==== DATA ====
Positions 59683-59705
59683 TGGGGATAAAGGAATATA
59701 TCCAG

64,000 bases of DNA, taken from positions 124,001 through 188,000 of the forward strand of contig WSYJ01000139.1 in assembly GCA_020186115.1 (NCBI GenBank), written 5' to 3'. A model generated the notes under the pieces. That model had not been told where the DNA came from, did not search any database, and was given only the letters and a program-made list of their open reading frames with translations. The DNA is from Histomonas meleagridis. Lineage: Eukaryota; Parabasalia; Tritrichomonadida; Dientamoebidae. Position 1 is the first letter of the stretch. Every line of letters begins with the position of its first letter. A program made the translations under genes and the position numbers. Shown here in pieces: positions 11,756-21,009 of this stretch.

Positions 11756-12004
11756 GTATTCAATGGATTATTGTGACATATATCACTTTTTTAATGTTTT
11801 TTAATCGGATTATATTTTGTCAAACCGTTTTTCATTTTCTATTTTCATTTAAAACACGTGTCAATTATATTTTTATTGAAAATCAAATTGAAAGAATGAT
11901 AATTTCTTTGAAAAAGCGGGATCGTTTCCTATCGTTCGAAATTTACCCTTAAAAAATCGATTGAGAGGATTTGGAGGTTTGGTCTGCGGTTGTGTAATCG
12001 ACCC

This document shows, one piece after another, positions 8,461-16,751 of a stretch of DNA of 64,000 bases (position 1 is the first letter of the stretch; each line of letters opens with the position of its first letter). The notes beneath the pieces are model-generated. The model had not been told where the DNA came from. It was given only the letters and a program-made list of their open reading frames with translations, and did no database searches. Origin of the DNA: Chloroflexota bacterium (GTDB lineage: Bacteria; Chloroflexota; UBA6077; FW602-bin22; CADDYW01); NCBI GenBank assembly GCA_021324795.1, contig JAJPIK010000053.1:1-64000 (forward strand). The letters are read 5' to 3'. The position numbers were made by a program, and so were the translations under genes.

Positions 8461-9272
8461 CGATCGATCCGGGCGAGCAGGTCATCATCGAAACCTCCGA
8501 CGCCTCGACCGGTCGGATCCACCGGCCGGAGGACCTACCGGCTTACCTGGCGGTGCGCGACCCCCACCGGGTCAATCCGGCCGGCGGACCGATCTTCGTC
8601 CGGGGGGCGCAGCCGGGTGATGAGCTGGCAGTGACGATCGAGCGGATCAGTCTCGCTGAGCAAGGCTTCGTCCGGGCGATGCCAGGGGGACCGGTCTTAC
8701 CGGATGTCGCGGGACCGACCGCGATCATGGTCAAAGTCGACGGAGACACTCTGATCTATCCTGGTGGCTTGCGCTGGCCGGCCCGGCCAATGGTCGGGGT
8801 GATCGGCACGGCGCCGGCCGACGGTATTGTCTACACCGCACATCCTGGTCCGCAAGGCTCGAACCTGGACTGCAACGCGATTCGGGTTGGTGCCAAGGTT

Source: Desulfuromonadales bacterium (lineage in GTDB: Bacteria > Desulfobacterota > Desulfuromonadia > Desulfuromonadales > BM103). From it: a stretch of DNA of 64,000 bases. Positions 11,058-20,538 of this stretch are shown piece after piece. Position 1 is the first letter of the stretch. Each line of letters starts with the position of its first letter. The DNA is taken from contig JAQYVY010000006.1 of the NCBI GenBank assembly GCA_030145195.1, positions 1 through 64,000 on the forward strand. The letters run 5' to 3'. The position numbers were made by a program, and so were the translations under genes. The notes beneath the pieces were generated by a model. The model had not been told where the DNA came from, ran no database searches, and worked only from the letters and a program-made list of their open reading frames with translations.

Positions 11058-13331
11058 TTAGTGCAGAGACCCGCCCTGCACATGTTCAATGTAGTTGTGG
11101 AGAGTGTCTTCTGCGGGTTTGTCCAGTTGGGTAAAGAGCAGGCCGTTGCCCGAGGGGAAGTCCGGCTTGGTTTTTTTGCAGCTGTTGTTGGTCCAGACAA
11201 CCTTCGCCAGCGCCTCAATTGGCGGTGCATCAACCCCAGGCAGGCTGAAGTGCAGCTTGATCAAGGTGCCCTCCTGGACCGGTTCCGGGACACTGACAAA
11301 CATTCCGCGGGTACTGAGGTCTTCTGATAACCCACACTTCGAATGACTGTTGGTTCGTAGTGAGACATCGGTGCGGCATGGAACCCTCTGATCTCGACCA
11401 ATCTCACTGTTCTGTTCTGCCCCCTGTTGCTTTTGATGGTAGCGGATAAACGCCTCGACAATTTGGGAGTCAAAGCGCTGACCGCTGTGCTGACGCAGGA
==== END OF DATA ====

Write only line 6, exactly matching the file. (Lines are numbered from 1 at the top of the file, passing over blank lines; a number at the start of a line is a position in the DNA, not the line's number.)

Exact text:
11756 GTATTCAATGGATTATTGTGACATATATCACTTTTTTAATGTTTT